Sunday 24 March 2013

Out In The Dark (2012) - Michael Mayer

Queer cinema is filled with stories of forbidden love.  Out In The Dark is no different, though its narrative is laced with political intrigue.  Nimr (Nicholas Jacob) is Palestinian; Roy (Michael Aloni) is Israeli.  No matter how strong their love for one another, political tensions threaten to stifle their relationship at every turn - Nimr cannot risk his family knowing the truth, whilst idealist Roy despairs at the hopelessness of the situation.  Their love is doomed from the start, even before the complications of Nimr's terrorist brother cause their lives to fall apart.  We witness the narrative through nervous camerawork that leads us into a world where homosexual men are forced to live life in the shadows.  The title, Out In The Dark, has layers of meaning both literal and metaphorical.

Yet politics merely provide a backdrop to the relationship.  Certainly the setting offers an overbearing feeling of dread, with political tensions woven into key points of the plot, but the plot itself is a predictable tragedy.  Out In The Dark does poignantly highlight the suffering of gay men in the middle east - a subject rarely touched upon in cinema - but its core narrative is simply another outsider drama.  Does queer cinema have no other stories to tell?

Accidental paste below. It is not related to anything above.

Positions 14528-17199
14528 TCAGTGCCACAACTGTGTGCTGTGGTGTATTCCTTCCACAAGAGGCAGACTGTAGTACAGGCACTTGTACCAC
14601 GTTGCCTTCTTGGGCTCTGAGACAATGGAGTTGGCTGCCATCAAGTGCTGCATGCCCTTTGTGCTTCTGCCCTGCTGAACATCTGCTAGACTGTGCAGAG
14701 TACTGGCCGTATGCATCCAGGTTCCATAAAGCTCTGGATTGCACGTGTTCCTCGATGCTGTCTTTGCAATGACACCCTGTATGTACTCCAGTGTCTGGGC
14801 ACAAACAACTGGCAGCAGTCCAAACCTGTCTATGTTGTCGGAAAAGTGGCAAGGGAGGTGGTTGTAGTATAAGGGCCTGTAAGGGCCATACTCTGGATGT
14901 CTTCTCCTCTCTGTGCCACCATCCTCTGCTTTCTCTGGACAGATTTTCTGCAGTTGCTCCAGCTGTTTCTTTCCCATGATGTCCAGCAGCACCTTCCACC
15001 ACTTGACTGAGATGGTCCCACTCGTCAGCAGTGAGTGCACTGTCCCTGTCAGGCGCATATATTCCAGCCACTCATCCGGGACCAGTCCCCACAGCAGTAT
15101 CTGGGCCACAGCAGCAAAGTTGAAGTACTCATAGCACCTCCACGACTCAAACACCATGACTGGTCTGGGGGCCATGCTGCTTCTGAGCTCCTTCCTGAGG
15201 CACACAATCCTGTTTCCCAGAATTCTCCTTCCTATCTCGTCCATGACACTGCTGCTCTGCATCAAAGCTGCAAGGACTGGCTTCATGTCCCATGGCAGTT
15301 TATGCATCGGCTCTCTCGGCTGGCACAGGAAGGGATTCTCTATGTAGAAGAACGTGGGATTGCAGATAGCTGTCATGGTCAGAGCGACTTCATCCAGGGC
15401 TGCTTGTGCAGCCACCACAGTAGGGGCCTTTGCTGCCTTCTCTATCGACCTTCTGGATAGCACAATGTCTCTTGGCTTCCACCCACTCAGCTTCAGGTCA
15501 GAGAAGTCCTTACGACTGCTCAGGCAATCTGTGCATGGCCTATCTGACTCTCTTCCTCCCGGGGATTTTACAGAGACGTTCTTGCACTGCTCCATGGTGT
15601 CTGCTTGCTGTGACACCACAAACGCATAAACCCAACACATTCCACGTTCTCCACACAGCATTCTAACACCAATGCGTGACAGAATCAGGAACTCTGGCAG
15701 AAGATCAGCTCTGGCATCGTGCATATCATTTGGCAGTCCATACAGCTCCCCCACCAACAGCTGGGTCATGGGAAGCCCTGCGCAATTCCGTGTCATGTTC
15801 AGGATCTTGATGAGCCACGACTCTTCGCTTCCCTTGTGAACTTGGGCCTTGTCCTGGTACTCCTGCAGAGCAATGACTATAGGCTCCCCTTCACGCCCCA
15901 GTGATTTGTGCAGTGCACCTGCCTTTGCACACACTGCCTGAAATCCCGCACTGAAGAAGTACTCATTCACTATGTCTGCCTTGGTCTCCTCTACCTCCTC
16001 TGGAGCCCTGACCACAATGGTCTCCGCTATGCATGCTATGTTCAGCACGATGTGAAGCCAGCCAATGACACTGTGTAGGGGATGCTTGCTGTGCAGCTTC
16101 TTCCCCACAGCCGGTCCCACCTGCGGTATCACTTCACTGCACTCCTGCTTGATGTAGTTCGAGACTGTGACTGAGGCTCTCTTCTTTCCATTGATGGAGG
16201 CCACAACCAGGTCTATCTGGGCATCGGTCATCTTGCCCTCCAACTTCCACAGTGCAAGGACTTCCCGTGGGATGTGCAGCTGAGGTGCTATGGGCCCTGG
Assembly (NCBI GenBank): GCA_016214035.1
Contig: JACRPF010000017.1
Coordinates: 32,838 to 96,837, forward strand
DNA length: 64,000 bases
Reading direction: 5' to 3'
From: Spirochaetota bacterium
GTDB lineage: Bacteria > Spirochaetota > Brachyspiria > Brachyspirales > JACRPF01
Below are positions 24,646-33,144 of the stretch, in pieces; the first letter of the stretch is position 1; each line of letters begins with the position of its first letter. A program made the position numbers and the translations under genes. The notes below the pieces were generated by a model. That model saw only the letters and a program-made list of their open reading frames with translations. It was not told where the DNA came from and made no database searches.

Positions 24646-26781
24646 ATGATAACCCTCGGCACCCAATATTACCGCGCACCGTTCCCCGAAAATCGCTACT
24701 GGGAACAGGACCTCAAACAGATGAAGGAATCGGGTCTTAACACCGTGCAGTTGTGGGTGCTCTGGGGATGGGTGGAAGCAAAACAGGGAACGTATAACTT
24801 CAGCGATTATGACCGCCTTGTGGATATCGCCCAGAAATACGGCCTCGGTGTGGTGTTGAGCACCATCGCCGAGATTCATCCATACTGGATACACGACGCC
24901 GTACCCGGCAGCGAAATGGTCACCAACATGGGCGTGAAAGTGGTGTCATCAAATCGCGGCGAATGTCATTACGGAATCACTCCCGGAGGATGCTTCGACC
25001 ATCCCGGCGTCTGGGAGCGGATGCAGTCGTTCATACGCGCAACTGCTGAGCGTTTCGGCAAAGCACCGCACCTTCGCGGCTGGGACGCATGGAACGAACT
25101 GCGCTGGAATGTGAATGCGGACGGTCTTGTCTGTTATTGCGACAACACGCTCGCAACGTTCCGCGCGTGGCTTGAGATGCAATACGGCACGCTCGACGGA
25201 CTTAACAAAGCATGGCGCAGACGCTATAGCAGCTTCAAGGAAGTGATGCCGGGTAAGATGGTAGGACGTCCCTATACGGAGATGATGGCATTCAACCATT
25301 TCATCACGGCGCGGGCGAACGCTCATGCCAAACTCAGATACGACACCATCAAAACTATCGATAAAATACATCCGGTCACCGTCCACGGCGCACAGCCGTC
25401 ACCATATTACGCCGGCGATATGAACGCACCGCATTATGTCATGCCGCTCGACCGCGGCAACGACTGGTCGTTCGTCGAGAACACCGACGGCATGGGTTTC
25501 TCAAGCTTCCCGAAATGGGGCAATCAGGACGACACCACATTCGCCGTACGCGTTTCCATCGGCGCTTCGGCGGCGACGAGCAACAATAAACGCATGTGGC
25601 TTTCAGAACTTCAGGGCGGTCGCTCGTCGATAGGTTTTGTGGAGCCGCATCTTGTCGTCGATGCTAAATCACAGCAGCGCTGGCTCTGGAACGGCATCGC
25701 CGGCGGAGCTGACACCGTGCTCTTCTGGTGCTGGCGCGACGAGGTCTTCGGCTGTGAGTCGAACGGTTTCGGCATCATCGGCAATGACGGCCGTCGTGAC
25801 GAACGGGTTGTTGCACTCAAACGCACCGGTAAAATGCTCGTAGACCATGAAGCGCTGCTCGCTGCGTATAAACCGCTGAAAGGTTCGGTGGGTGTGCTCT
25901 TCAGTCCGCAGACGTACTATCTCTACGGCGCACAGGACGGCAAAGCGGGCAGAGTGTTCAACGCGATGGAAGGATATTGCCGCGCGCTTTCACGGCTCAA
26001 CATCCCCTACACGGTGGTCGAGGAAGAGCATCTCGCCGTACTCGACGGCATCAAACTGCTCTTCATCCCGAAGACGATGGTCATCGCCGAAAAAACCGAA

At its heart, Out In The Dark is a film about the lengths people will go to for those they love and features an honest and sympathetic portrayal of a gay relationship.  The chemistry between Jacob and Aloni is palpable and immediate, both offering naturalistic performances.  Newcomer Jacob is especially credible in the eye-opening scenes in which Nimr is torn from his family through the shame he has brought them.  It is in these moments of human tragedy that the film most excels.